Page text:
Microsoft IIS Semi-Colon Vulnerability

I found a vulnerability in Microsoft IIS when I was searching about a method to execute an ASP file when we can only upload a JPG file.

The result was too simple, but interesting! I need only a semicolon between the “.asp” and the “.jpg” to execute an ASP file. So, the answer was “myfilename.asp;,jpg”. I have written some information about this vulnerability in:

I’ll try to update this PDF file if there was a need to add or change some information.

Description of this vulnerability from is:

Soroush Dalili has discovered a vulnerability in Microsoft Internet Information Services (IIS), which can be exploited by malicious people to potentially bypass certain security restrictions and compromise a vulnerable system.

The vulnerability is caused due to the web server incorrectly executing e.g. ASP code included in a file having multiple extensions separated by “;”, only one internal extension being equal to “.asp” (e.g. “file.asp;.jpg”). This can be exploited to potentially upload and execute arbitrary ASP code via a third-party application using file extensions to restrict uploaded file types.

The vulnerability is confirmed on a fully patched Windows Server 2003 R2 SP2 running Microsoft IIS version 6. Other versions may also be affected.

There are also several websites which wrote about this weakness:

1. Secunia Advisory: Microsoft IIS ASP Multiple Extensions Security Bypass

2. Securityfocus: Microsoft IIS Malformed Local Filename Security Bypass Vulnerability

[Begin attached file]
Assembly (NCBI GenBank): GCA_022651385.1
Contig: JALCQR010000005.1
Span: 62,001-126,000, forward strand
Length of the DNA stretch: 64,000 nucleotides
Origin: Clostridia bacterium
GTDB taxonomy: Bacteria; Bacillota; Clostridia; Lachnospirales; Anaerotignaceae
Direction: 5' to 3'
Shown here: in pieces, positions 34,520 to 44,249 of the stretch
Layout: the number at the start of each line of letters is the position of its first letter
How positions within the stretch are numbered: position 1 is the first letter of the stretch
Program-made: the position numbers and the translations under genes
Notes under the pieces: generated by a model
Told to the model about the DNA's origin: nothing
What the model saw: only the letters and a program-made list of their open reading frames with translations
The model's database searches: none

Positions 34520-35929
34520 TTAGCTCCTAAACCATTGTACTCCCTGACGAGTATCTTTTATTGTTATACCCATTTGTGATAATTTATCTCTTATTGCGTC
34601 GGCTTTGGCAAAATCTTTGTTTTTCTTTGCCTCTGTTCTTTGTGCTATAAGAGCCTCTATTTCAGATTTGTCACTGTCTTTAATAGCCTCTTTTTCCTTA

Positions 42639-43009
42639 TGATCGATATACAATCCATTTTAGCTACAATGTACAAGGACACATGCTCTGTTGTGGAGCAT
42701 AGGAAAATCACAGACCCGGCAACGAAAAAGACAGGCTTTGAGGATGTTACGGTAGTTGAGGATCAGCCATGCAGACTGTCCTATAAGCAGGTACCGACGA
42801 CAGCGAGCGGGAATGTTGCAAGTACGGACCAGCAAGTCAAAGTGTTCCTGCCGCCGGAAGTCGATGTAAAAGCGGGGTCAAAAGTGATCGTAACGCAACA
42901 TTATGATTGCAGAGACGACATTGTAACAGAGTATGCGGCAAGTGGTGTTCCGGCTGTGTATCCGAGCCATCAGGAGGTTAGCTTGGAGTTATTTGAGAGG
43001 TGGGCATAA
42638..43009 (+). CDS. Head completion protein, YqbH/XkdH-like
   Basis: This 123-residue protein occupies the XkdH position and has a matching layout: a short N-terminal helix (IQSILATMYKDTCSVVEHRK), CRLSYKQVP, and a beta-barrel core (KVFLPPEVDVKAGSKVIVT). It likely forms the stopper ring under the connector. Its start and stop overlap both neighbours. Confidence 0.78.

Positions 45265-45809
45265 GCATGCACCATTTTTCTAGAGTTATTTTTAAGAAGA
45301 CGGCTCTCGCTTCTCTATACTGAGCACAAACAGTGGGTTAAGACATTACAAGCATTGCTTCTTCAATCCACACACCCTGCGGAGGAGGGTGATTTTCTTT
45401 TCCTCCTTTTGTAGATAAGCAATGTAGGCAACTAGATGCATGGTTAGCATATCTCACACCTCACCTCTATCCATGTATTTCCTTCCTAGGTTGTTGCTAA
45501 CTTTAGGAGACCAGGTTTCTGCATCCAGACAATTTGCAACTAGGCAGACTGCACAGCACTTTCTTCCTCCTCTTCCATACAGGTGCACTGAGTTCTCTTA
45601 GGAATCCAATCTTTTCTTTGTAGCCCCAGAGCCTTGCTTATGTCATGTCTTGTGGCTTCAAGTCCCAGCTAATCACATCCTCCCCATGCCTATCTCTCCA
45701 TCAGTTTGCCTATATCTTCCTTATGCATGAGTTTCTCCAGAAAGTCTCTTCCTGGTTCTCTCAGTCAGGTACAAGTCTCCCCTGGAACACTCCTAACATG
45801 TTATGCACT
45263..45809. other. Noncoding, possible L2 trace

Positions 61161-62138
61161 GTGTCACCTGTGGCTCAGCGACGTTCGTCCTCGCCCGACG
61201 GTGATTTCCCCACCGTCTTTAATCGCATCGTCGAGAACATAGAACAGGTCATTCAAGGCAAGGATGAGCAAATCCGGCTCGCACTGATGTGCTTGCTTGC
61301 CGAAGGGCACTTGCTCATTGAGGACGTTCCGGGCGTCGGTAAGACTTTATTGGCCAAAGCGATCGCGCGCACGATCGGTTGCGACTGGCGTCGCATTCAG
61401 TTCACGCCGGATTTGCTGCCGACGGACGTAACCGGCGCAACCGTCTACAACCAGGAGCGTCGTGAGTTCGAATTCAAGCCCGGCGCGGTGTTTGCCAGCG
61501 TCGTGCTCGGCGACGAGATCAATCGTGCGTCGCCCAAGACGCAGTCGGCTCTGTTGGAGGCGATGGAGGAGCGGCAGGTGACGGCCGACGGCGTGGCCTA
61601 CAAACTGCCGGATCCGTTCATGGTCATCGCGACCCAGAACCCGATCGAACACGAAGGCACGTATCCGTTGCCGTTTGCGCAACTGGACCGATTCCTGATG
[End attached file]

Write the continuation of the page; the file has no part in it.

3. The Register: Microsoft IIS vuln leaves users open to remote attack

4. VUPEN Security: Microsoft IIS File Extension Processing Security Bypass Vulnerability

5. Securitytracker: Microsoft Internet Information Services (IIS) Filename Extension Parsing Flaw May Let Users Bypass Security Controls

11 thoughts on “Microsoft IIS Semi-Colon Vulnerability

  1. Denis


    I read in your document :
    “Finding Date: April 2008
    Report Date: Dec. 2009”

    Why wait so long before reporting ?

  2. PhilG

    Hi Soroush,
    This error you reported on is a non-issue. Even with the basic default configuration in place, this does not produce an executable attack. It would require a very specific set of configuration errors (where most of the defaults were changed) to create an executable attack such as,
    Enabling execute on the upload folder,
    Putting the uploaded files in the web tree itself,
    The web application not performing any file type validation,
    Disabling built in input validation,
    The application not performing any input validation itself.

    While it is possible to create a scenario that would be exploitable, it would take a conscious effort to do so. Admittedly, if this was a web site running on IIS 5, built in the late 1990’s you would be likely to find just such conditions, but any modern web site would be unlikely to be vulnerable to this unless the creator of the site did some very bad things intentionally. (albeit unknowingly)